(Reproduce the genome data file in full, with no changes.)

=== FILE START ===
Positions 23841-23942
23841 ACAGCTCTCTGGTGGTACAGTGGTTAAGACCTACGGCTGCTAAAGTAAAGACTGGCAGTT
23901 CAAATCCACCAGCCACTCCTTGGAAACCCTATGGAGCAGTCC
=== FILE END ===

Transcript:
Positions 23841-23942
23841 ACAGCTCTCTGGTGGTACAGTGGTTAAGACCTACGGCTGCTAAAGTAAAGACTGGCAGTT
23901 CAAATCCACCAGCCACTCCTTGGAAACCCTATGGAGCAGTCC